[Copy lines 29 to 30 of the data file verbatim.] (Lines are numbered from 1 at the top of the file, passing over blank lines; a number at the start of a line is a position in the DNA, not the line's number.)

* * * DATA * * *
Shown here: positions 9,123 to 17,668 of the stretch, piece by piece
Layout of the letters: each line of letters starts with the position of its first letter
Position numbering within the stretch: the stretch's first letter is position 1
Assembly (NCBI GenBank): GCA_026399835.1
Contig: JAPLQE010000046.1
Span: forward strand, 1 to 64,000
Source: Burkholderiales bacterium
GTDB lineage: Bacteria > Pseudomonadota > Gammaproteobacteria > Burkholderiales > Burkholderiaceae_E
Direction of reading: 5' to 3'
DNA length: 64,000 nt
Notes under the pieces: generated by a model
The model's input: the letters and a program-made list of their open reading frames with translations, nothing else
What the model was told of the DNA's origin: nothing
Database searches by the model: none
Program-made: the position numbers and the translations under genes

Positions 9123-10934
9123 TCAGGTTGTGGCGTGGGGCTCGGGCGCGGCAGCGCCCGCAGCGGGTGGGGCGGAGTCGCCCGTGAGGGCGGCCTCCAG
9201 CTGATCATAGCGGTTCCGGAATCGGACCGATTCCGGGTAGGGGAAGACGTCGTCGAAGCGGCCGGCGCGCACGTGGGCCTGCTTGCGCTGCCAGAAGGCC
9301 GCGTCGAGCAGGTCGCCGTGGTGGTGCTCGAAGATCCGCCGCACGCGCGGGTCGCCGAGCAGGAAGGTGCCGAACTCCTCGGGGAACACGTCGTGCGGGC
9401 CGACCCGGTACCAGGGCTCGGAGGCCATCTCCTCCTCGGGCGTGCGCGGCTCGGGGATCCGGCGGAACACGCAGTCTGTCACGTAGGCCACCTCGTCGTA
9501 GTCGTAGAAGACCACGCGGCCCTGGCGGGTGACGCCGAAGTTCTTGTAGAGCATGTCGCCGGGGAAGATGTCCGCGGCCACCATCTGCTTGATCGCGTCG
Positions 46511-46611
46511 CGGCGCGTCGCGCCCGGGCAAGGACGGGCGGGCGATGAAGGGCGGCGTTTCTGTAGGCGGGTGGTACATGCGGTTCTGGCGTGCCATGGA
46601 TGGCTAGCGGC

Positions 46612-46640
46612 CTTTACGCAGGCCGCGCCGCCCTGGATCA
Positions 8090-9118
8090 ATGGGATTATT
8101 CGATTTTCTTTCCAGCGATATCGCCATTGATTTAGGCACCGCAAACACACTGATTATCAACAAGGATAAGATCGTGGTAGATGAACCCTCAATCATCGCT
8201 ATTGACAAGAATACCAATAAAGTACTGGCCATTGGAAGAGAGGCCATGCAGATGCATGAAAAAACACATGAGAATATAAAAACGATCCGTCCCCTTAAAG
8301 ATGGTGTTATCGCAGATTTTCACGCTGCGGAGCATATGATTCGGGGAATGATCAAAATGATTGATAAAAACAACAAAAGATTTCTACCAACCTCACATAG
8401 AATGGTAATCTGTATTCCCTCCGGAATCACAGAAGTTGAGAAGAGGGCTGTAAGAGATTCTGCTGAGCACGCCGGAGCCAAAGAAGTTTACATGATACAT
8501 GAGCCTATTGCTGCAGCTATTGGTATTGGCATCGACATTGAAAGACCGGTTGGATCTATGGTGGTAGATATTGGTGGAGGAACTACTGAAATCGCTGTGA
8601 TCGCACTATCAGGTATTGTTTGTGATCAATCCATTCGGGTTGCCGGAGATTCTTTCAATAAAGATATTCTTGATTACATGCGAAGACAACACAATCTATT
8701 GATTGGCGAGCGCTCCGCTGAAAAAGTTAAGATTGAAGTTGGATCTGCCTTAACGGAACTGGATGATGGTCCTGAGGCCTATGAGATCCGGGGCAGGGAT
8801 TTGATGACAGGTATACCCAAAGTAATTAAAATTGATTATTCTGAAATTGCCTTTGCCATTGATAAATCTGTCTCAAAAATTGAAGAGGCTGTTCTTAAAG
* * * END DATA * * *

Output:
8101 CGATTTTCTTTCCAGCGATATCGCCATTGATTTAGGCACCGCAAACACACTGATTATCAACAAGGATAAGATCGTGGTAGATGAACCCTCAATCATCGCT
8201 ATTGACAAGAATACCAATAAAGTACTGGCCATTGGAAGAGAGGCCATGCAGATGCATGAAAAAACACATGAGAATATAAAAACGATCCGTCCCCTTAAAG